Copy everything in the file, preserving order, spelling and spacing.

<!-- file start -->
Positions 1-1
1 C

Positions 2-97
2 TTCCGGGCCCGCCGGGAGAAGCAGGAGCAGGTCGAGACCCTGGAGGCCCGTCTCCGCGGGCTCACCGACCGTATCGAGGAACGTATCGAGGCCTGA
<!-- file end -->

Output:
Positions 1-1
1 C

Positions 2-97
2 TTCCGGGCCCGCCGGGAGAAGCAGGAGCAGGTCGAGACCCTGGAGGCCCGTCTCCGCGGGCTCACCGACCGTATCGAGGAACGTATCGAGGCCTGA